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BlackBerry designer Research In Motion (Nasdaq: RIMM ) is doing a fine impression of a dying swan. The stock has fallen 56% in the past three months, margins are slowly deteriorating, and growth is slowing down. Last week's first-quarter report added some 21% to the long, painful haircut by disappointing analysts and investors on several levels. All of this bad news is a result of having Apple and the Android gang steal market share from RIM on a global level, and that trend isn't likely to disappear anytime soon.
So what other stocks should we be shorting as RIM slides into obscurity? Some of the answers might surprise you.
The usual suspects
The biggest usual suspect is Marvell Technology Group (Nasdaq: MRVL ) -- the supplier of processor chips to the majority of RIM's smartphone-class models. RIM provided 14% of Marvell's sales in 2010, making it Marvell's second-largest customer. What's more, that proportion is on the rise from less than 10% in the two previous years. A weak RIM won't kill Marvell outright, but it'll hurt for sure.
TexasInstruments (NYSE: TXN ) and Samsung also tend to feature prominently in RIM's product teardowns and component invoices. For example, the PlayBook tablet's beating heart is a TI OMAP chip, not a Marvell Armada. But given their immense scale and broad customer bases, these giants are unlikely to suffer from what ails Research In Motion.
Likewise, memory-chip maker SanDisk (Nasdaq: SNDK ) provides memory modules for RIM products and also sells memory cards for upgrading storage that are popular in BlackBerrys, but it's diversified enough that it really doesn't matter. No single customer accounted for more than 10% of SanDisk's sales in recent years, and RIM is never even mentioned in the latest 10-K filing.
These guys must be in trouble!
OK, so how about the third-party contractors that manufacture RIM's gadgets? Three of the big ones list RIM as a major component of sales, so this should hurt a bit. Right?
Not so fast. Unlike Marvell, which commands a nice premium for its high-end mobile system processors, mobile phone assembly is a low-margin business. The name of this game is high volume and low margins, and the finer details such as a few hundred million dollars' worth of RIM's business sort of fade into the background.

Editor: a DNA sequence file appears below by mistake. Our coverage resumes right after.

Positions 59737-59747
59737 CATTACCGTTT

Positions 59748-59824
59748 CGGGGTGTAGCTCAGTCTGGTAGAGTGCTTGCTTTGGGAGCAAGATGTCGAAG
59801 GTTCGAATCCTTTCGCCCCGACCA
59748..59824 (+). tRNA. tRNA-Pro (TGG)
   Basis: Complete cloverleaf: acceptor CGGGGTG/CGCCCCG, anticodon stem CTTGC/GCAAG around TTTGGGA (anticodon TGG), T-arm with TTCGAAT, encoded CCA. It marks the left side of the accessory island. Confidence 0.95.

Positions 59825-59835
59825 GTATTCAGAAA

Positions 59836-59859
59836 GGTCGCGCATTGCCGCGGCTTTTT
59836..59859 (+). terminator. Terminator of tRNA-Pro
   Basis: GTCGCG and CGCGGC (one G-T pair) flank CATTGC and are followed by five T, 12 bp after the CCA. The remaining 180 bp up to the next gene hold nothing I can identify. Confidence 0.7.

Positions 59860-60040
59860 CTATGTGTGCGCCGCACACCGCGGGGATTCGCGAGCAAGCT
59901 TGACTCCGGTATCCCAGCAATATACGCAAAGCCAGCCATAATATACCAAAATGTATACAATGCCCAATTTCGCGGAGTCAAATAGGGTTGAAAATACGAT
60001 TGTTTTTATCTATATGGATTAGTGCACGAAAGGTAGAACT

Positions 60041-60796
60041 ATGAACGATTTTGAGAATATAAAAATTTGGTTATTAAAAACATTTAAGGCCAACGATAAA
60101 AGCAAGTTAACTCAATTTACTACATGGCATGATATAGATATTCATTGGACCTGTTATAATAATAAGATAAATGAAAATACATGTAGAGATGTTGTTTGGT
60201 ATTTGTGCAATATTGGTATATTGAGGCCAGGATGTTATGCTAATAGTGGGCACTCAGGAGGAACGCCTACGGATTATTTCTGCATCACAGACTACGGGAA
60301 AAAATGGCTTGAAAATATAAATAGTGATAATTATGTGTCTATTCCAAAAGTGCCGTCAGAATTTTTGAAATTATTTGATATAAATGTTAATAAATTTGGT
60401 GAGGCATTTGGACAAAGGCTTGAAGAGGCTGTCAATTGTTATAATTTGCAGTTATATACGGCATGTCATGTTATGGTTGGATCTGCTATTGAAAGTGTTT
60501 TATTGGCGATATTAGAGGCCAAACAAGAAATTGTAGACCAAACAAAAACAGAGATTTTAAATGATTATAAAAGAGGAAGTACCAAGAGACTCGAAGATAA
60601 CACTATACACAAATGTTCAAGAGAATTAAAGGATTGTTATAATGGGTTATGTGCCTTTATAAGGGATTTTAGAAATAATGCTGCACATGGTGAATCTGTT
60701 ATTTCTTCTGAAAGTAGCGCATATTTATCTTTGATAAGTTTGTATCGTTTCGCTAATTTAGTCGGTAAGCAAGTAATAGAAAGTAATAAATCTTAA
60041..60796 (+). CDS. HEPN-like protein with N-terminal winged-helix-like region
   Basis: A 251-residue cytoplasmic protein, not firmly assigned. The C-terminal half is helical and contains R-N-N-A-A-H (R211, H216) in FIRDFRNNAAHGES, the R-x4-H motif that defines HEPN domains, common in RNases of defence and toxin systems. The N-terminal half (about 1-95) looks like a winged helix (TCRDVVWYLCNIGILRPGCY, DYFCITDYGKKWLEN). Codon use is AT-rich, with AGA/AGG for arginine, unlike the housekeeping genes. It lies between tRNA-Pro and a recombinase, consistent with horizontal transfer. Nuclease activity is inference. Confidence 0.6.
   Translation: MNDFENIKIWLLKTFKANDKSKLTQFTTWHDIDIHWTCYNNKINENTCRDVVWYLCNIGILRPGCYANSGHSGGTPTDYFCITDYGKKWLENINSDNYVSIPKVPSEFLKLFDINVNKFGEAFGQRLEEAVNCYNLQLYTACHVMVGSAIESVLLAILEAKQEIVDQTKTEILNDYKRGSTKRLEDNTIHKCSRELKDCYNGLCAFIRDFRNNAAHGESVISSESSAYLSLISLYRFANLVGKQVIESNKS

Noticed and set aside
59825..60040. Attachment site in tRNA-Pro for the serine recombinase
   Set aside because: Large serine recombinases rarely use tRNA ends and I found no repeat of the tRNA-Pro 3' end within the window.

The analysts at Collins Stewart did the math for us, and this is how it breaks down.
Sales Impact of Lowered RIM Guidance
EPS Impact of Lowered RIM Guidance
|Celestica (NYSE: CLS )||($76 million)||($0.006)|
|Jabil Circuit (NYSE: JBL )||($149 million)||($0.01)|
|Flextronics (Nasdaq: FLEX )||($48 million)||($0.001)|
Data courtesy of Collins Stewart for the quarter currently under way for each company.
As you can see, even materially lower RIM orders won't translate into much bottom-line pain for these diversified giants. The operating margins in play here are in the low single digits, and the revenues buffering this hit are enormous.
What do we do now?
So Marvell looks like the only supplier likely to suffer much damage from RIM's lack of traction. This sordid story of a beat-down phone designer has become a first-class example of the business benefits in having a wide customer base.
One word of warning before you gleefully load up on short sales and put options on the chipmaker, though: RIM is a large customer but hardly the only client that matters. The market has treated Marvell as the long-lost twin that was separated from RIM at birth, and the shares have moved almost in lockstep for the past year and a half. That might be a big mistake.
Perhaps the best thing to do today is simply to add Research In Motion to your Foolish watchlist. Keep a close eye of the floundering smartphone hopeful in case it starts showing signs of life again -- or a bigger batch of fundamental troubles. When that time comes, you'll be in prime position to act accordingly.